Sunday, April 26, 2009
Part 3: Grandstand Tests
With a successful scoreboard test completed (granted I still needed to expand the flagpole), I moved on to some grandstand prototypes. Considering I was already in about $100 with only a scoreboard to show for it, I became more aware that efficiency was going to be as important in my design as anything else.
I went through four different prototypes before I settled on a design that offered maximum efficiency without sacrificing strength - after all, these grandstand pieces will eventually hold up the skybox level, press box, upper deck, light towers, etc. so they'll have to be strong and sturdy. They'll also have to seat many hundreds, probably thousands, of mini spectators.
The grandstand sections near first and third base will also have to incorporate dugouts - so I started playing with those designs as well. These pics show the grandstand design that I ultimately settled on, along with some first concepts of the dugout (shown with the top pulled off, but complete with Gatorade bottles on the back shelf) and first concepts of the short brick wall the circles the field. I will likely keep several elements of this dugout in the final design - I'm less happy with the bricks. I will keep trying different colors and approaches to that feature.
Discovering how to most effectively and efficiently build the grandstand was a huge second step. I'll likely tear this one down to build it even more efficiently in it's final design, but that will take only a fraction of the time it took to build this one. Considering the time it took to construct this one, and the three lesser models that came before it, it took about 12 hours to discover how to build the grandstand. This last model would be one of seven just like it. It contains approximately 3500 pieces, including 200 individual seats. Lego only makes a few colors of seats, and green isn't one of them - that's a problem I'll have to solve eventually as Wrigley's seats are dark green.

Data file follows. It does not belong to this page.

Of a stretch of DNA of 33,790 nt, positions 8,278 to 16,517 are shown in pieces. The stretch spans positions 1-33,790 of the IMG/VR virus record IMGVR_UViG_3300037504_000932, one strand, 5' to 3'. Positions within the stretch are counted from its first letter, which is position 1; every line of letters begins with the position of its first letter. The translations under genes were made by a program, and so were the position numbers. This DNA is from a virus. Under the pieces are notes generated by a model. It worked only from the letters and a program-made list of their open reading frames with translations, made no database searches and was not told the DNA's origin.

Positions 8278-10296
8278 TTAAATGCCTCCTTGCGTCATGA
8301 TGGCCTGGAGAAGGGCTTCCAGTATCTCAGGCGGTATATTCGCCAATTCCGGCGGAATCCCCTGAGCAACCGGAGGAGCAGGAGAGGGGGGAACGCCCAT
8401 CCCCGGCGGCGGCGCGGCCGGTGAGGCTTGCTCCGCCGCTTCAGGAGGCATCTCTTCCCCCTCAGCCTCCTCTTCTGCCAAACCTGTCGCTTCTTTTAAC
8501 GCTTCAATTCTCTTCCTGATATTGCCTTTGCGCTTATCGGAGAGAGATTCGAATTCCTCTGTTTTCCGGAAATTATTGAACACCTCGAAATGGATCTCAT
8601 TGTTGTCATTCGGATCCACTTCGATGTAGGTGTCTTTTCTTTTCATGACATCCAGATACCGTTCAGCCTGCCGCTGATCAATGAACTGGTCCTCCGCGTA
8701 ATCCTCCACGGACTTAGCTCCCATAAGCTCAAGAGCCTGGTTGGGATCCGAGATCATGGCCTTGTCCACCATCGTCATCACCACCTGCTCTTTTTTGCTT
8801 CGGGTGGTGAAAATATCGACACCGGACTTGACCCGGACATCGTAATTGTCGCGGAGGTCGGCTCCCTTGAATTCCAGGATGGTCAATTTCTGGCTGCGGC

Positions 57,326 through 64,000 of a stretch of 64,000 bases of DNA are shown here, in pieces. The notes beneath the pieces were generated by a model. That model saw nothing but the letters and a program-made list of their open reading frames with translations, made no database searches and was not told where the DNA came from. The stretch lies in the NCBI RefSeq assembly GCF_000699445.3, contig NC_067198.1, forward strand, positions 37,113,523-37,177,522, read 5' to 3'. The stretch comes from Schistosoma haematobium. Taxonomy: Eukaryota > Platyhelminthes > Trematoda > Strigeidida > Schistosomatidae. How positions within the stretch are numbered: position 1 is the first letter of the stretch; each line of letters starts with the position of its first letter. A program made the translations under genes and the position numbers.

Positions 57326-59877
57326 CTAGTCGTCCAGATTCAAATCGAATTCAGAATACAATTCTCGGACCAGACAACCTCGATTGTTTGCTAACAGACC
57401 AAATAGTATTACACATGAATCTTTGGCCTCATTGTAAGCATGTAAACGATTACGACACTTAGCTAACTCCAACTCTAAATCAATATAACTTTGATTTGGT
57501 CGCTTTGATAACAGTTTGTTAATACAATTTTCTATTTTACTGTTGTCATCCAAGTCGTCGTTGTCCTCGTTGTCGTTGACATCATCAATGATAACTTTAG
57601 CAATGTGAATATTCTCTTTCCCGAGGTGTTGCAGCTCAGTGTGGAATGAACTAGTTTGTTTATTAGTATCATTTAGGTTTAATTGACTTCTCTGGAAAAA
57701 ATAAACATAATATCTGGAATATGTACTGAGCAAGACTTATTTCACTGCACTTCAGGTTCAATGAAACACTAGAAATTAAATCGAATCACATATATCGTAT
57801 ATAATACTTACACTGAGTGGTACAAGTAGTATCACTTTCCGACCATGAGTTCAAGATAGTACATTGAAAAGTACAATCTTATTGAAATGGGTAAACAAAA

I've started buying some pieces for some of the other elements to come including the ticket booths, windows, and outside elements that can been seen from the corner of Clark & Addison. Total cost so far is around $400. I'm definitely going to start having to find deals on some old used Legos because the cost of buying them new will grow pretty rapidly. Unless I find some used ones or a new source to buy through, I'm projecting the total cost of the project to push about $4,000! But it is a lot of fun, and a great stress relief.